The next morning, the reports were that there were many civilians killed. This was the village on the south end of Tan An, there were many civilians killed. There were reports of Americans killed by this attack. I believe there was one injury. This is from the report that I got. In the same general area, probably within one or two blocks of the same exact location, several months later we were working on a canal. We were just looking around, doing a recon with the firefly and one Cobra. The firefly ship saw a man in a sampan. He was an old man with a bunch of nipa palm leaves in the sampan. Because he was out after dark, he was killed by the door gunner of the Huey. I have seen a prisoner beaten. He was in a cold area; no fire was received from this area. This was to the northwest of Saigon, to the south of Cu Chi. I can't remember the exact location. We'd been called out to do a recon in this area. It's quite desolate. It was at least a couple of kilometers from any real village, any settlement. Along this canal line, this man was hiding. I do not know whether or not he was armed. But I know that there was no fire received in that area from any enemy soldiers. They flushed this guy out. They tied his hands behind his back.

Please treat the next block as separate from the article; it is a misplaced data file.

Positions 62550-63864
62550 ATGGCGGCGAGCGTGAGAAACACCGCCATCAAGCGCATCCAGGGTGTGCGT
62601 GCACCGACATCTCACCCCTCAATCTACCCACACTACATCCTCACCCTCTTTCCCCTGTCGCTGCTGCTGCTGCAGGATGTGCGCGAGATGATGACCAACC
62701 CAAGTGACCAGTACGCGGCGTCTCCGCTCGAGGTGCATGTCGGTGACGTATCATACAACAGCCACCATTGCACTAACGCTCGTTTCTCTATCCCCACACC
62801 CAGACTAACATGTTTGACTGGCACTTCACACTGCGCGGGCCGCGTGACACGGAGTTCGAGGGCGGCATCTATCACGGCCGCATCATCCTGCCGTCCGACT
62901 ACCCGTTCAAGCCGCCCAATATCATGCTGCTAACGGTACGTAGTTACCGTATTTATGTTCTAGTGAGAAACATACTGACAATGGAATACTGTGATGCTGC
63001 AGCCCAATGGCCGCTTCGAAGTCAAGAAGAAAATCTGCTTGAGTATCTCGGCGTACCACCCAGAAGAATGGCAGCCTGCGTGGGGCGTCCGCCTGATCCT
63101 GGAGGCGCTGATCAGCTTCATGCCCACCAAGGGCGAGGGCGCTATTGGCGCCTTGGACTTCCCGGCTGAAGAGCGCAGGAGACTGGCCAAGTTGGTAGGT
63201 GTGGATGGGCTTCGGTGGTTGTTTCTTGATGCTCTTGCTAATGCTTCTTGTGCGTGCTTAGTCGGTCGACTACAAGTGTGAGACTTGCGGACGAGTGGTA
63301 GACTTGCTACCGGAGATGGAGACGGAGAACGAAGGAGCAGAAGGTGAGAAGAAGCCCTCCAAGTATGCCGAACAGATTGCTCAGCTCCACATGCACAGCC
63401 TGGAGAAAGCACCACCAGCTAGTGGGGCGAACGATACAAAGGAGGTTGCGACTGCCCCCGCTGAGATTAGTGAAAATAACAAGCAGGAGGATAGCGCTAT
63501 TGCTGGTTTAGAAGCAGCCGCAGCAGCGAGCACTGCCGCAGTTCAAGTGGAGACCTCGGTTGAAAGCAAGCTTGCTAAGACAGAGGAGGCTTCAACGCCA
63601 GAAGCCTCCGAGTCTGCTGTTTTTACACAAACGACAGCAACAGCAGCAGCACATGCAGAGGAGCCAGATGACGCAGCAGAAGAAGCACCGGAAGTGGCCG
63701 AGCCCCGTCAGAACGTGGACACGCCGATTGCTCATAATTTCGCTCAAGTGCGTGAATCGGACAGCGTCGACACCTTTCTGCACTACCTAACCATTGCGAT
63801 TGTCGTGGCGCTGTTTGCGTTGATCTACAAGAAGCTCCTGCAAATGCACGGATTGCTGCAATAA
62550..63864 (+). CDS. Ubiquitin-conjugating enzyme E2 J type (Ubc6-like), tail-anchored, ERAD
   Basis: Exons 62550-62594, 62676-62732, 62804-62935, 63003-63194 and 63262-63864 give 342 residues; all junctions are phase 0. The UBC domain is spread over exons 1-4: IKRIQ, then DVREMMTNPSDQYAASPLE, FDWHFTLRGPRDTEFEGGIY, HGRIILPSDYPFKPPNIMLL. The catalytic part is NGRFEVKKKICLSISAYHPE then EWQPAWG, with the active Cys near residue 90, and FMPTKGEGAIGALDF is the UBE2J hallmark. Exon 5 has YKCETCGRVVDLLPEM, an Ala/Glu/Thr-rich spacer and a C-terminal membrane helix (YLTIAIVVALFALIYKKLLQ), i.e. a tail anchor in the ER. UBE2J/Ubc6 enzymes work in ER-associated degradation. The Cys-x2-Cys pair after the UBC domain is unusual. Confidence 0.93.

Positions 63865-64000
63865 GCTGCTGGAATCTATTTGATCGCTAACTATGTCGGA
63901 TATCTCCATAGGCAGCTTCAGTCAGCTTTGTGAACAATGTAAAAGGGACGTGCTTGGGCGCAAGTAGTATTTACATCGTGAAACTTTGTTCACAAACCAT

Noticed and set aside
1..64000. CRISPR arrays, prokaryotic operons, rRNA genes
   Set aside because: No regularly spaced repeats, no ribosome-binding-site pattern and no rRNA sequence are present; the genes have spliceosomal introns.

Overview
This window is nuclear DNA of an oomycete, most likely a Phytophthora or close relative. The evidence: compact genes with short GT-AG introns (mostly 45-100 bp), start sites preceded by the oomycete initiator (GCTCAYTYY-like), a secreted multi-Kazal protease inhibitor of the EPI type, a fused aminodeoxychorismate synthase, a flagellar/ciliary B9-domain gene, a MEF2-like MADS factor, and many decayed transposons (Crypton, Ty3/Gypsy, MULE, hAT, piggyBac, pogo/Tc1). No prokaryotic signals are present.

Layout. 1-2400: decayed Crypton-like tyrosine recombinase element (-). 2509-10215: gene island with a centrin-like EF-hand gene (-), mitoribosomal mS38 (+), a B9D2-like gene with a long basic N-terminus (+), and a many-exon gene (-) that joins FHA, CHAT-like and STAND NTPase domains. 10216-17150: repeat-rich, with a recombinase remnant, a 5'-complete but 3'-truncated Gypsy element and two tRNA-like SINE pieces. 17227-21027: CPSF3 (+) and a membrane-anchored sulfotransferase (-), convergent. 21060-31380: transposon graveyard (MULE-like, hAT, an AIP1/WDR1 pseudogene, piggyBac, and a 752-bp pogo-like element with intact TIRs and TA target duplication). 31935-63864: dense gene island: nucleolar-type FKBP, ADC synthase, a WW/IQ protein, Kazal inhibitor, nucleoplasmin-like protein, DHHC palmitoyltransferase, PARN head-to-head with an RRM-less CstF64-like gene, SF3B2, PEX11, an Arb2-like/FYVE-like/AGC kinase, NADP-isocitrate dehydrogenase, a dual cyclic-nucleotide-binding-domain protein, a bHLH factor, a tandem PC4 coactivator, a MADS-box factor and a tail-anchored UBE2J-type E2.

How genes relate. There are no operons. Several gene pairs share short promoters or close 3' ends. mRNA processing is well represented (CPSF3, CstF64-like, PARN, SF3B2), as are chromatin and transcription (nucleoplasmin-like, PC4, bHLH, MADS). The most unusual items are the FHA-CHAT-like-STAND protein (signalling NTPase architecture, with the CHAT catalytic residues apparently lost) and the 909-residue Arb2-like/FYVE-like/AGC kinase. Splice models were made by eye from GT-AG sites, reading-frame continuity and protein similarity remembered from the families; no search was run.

The water was approximately a foot deep in this rice paddy where they were working him over. I was watching from approximately 500 feet. He was kicked. He was beaten in many ways. Kneeling in this water, with his hands behind his back, I don't know if he was blindfolded or not. Being repeatedly knocked down into the water, set back upright, hit again, and knocked down. Concerning 50 caliber machine guns, many, many times, I have seen them mounted on the doors of Hueys, specifically to be used against ground troops. That's what you go up for is to kill ground troops. Go up in conjunction with firefly ships used at night, used at day, and this is fairly well known among us. I have seen, several times, C-123 aircraft working to the west of Saigon. There's a large river that's to the west of Saigon, runs roughly north and south.

I can't remember the name of it at the moment, but beyond this river there is absolutely nothing left. There were hundreds and hundreds of villages, marked on the map that I had with me, all kinds of names on the map, but you get over that area and there's nothing there at all. It's all been wiped out long ago. Now the C-123s are going out to that area with defoliant. I don't know exactly what chemical it was. I've seen formations of six C-123s out there, low level spraying with Air Force jets providing cover for them. And, I believe there was one time we were to be on stand-by for these people; in fact, I'm sure of it.

There was one time we were to be on stand-by for these people in that general area in case they ran into any ground fire. I have seen a herd of water buffalo CS'ed, because nothing was going on, the pilot flying the loach was getting bored and saw the water buffalo; he dropped one or two CS grenades on them and they stampeded. They crashed into a bunch of foliage next to the river and they went head over heels into the river, you know; it just completely drove them crazy. I don't know what happened to them after that. I don't know if water buffalo can swim or not. I never saw any of them swimming.